In this study, poly(vinyl alcohol) (PVA) hydrogels were reinforced with ultrahigh molecular weight polyethylene (UHMWPE) and PP fibers and evaluated as potential nondegradable meniscal replacements. An investigation of hydrogel and composite mechanical properties indicates that fiber-reinforced PVA hydrogels could replicate the unique anisotropic modulus distribution present in the native meniscus; the most commonly damaged orthopedic tissue. More specifically, fibrous reinforcement successfully increased the tensile modulus of the biomaterial from 0.23 ± 0.02 MPa without any reinforcement to 258.1 ± 40.1 MPa at 29 vol.% UHMWPE. Additionally, the molecular weight between cross-links, bound water and the microstructure of the PVA hydrogels were evaluated as a function of freeze-thaw cycles and polymer concentration to lend insight into the processes occurring during synthesis. These results suggest the presence of multiple mechanisms as causes for increasing hydrogel modulus with freeze-thaw cycling, including hydrogen bonding between amorphous and/or crystalline regions, and the formation of highly concentrated regions of mostly amorphous PVA chains. It is possible that the formation of regions with highly concentrated amounts of PVA increases the load-bearing ability of the hydrogels.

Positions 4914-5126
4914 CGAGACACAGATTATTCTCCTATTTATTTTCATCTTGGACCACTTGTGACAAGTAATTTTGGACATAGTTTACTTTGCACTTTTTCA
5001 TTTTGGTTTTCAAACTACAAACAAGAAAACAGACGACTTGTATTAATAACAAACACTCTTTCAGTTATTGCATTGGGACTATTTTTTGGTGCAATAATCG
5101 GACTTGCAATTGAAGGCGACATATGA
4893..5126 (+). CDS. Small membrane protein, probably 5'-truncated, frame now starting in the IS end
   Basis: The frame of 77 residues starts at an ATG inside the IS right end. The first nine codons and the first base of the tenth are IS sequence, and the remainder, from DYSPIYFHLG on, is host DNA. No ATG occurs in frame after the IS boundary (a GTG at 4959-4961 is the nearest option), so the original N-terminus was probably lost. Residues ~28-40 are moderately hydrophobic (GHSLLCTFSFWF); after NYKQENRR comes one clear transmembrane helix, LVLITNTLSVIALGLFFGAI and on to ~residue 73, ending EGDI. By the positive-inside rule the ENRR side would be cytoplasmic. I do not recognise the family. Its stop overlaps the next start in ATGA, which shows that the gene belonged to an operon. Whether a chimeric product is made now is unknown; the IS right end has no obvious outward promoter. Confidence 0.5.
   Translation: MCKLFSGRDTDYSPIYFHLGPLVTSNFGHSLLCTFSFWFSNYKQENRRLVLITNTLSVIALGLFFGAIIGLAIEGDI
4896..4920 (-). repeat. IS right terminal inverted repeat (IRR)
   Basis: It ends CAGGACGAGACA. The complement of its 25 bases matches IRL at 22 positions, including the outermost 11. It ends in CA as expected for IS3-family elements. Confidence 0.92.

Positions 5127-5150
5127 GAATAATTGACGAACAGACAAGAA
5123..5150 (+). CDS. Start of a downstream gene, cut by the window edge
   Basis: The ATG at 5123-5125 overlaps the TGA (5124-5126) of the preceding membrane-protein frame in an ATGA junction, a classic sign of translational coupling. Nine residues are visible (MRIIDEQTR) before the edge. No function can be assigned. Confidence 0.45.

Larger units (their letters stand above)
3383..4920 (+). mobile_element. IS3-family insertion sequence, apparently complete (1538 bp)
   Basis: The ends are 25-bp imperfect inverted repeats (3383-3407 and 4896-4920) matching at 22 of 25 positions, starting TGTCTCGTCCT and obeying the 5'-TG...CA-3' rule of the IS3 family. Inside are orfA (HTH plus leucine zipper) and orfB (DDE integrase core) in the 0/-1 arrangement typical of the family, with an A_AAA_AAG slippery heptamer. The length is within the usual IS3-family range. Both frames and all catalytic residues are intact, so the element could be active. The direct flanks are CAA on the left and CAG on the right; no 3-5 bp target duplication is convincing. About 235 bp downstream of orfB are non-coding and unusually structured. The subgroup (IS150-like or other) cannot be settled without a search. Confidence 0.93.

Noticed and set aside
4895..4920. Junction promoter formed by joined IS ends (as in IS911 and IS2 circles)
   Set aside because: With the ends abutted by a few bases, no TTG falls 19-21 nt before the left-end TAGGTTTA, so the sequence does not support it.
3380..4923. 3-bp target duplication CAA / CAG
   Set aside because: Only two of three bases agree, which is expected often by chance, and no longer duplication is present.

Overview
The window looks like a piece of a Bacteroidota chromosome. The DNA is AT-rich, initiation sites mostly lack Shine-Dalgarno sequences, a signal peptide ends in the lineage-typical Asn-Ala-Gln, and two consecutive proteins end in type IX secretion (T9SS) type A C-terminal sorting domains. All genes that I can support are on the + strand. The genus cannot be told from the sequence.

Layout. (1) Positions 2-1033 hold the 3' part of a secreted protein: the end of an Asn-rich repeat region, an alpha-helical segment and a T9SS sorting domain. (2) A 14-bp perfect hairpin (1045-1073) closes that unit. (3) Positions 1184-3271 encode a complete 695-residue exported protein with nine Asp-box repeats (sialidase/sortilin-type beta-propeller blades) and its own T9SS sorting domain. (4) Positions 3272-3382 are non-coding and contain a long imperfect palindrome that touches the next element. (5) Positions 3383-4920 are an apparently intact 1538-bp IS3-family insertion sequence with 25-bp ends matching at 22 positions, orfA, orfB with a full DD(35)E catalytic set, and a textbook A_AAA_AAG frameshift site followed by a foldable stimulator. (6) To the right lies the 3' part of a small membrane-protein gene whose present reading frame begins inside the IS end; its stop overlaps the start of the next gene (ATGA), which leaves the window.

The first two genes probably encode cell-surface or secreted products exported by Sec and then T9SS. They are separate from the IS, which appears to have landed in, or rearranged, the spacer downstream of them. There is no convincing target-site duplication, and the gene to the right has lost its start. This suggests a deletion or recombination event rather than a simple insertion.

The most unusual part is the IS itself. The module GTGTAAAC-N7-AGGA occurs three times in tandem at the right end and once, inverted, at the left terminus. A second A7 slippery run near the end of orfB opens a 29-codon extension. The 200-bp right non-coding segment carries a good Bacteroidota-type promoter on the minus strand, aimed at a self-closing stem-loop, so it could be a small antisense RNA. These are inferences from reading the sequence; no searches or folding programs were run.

All Science Journal Classification (ASJC) codes
- Biomedical Engineering
- Molecular Biology